From Trickster’s very first scene, we’re teased with a world of magic.
As the show unfolds over the course of the hour, we forget the fantastic opening moments of the pilot episode, as if tricked ourselves, until the show breaks wide open to reveal that the magic was there all along. Spoiler alert: you’ll never look at ravens the same way again.
Trickster, based on Eden Robinson’s bestselling trilogy of novels, is the new six-episode television drama airing on CBC. CBC’s most historically popular series — such as Corner Gas, Workin’ Moms, Schitt’s Creek, and Kim’s Convenience — all seem to have a uniquely Canadian quirkiness. Trickster shares that quality, but takes the network to a place viewers have likely not seen before.
It’s a gritty and delightfully creepy coming of age teenage drama set in a troubled world that still manages to feel entirely Canadian — and incredibly fun.
At its core, Trickster is an emotional story of a family trying to heal itself. Jared, played by Joel Ouette, is our antihero. He navigates his way, often on a borrowed bike, through the graffiti-tagged town, dealing with his personal problems and social pressures along the way.
There is family connection and rebellion. There are relatable characters and there are terrifying ones. Intentions, motives, and plot are all shrouded in mystery in this Twin Peaks–esque tale set in rural Canada.
Flawed but always enjoyable characters, like the meat-carrying, colourful-haired new girl in town, or Jared’s party loving, self medicating, arsonist mother, are always the cause to the chaos in his life. But it’s when he starts to hear birds talking to him and see strange monsters in town that we watch Jared question his sanity and the world he belongs to.
Trickster uses these talkative animals, other worldly beings, and clones to create a wonderfully weird world, packing fun, action, and intrigue into each of the six episodes. Audiences will be just as invested with the day-to-day problems of Jared as they will be with the magic that imbues the show and the mystery of the titular Trickster who seems to be conjuring it.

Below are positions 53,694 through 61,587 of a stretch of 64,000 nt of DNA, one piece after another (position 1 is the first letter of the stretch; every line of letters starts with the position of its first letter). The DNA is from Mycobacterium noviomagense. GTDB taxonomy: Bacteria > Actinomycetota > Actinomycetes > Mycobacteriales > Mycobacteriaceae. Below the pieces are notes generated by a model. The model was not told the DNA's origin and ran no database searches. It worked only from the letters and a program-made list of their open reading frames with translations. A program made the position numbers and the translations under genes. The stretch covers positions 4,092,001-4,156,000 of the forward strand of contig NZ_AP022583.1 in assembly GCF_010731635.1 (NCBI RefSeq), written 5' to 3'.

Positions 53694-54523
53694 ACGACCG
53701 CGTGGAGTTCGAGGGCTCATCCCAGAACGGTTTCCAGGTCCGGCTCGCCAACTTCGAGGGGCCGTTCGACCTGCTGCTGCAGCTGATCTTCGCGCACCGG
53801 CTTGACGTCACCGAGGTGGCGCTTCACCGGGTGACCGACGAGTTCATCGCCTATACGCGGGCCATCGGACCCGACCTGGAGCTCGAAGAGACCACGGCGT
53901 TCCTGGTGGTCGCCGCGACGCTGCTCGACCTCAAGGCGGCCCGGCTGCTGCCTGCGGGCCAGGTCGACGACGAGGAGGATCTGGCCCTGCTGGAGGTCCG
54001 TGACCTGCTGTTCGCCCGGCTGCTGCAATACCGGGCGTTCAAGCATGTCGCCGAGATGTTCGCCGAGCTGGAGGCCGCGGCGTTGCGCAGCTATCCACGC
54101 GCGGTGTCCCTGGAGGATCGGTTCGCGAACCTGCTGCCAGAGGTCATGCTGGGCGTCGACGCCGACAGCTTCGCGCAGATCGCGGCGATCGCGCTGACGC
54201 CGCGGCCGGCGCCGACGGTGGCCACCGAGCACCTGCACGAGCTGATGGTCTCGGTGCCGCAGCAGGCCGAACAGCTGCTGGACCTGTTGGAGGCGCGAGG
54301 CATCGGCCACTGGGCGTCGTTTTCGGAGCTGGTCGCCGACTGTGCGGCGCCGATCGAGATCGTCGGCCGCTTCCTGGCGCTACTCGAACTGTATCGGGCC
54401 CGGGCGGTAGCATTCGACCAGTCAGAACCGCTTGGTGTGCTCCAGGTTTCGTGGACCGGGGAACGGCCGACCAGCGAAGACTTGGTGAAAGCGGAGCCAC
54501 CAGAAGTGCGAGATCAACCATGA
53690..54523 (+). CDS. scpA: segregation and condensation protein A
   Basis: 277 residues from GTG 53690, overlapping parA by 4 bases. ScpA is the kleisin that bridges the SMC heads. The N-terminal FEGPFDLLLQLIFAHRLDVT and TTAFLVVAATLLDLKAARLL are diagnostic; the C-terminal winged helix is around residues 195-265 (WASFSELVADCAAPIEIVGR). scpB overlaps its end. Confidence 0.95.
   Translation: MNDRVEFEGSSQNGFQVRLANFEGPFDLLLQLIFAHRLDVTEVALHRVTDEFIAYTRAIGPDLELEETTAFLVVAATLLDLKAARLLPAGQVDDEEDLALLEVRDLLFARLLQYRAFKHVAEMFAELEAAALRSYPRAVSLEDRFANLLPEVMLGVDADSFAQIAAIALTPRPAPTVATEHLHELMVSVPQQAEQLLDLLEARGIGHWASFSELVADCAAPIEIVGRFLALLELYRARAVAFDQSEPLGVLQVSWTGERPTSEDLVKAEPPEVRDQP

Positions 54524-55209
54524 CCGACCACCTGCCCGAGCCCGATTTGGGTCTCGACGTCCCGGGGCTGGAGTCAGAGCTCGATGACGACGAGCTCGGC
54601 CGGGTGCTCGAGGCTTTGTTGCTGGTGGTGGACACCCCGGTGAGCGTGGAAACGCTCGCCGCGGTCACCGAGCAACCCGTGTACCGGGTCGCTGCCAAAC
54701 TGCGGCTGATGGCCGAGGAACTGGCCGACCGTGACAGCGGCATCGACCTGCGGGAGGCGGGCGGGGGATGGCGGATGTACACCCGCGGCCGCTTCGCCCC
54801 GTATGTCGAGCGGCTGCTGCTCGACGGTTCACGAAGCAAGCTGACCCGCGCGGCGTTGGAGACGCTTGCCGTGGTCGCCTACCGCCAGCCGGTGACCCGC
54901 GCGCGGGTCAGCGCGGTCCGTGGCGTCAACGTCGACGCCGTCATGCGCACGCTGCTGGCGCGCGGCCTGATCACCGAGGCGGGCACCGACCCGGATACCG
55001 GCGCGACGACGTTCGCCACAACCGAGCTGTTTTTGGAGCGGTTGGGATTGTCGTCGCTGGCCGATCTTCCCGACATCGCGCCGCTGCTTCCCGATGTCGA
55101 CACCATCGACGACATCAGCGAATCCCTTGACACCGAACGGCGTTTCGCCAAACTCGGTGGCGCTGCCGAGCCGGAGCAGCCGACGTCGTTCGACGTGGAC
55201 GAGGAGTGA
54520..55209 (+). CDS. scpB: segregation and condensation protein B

The suspense in the story (and there is plenty) is watching Jared interact with so many memorable supporting characters with their own motives and cautious distrust. The mystery is wondering how Jared fits into the magic of this world. The fun is how well Trickster manages to pull all of these things off.
The series is an entirely Indigenous story, directed by Indigenous filmmaker Michelle Latimer and featuring many Indigenous characters in the story. The score ranges from Indigenous rap music, to stylized remixes of ceremonial drum dancing, to an unsettling synth playing throughout. We see the effects of casual racism first-hand, giving every theme in the show depth without becoming preachy or predictable.
Beyond cause for chaos, the magic and supernatural elements in the show are a sign of hope: hope for more out there than this small town, hope it can change. Maybe hope itself is magic enough.
Trickster succeeds in telling this story in a fun, sexy, and at times, genuinely scary way. This is not a cookie cutter teen drama but a refreshingly authentic story that every Canadian can enjoy and be proud of.
You can tune into the premiere of Trickster on October 7 at 9 pm (9:30 NT) on CBC and the free CBC Gem streaming service. To learn more about the original series and the incredible cast and crew behind it, visit cbc.ca.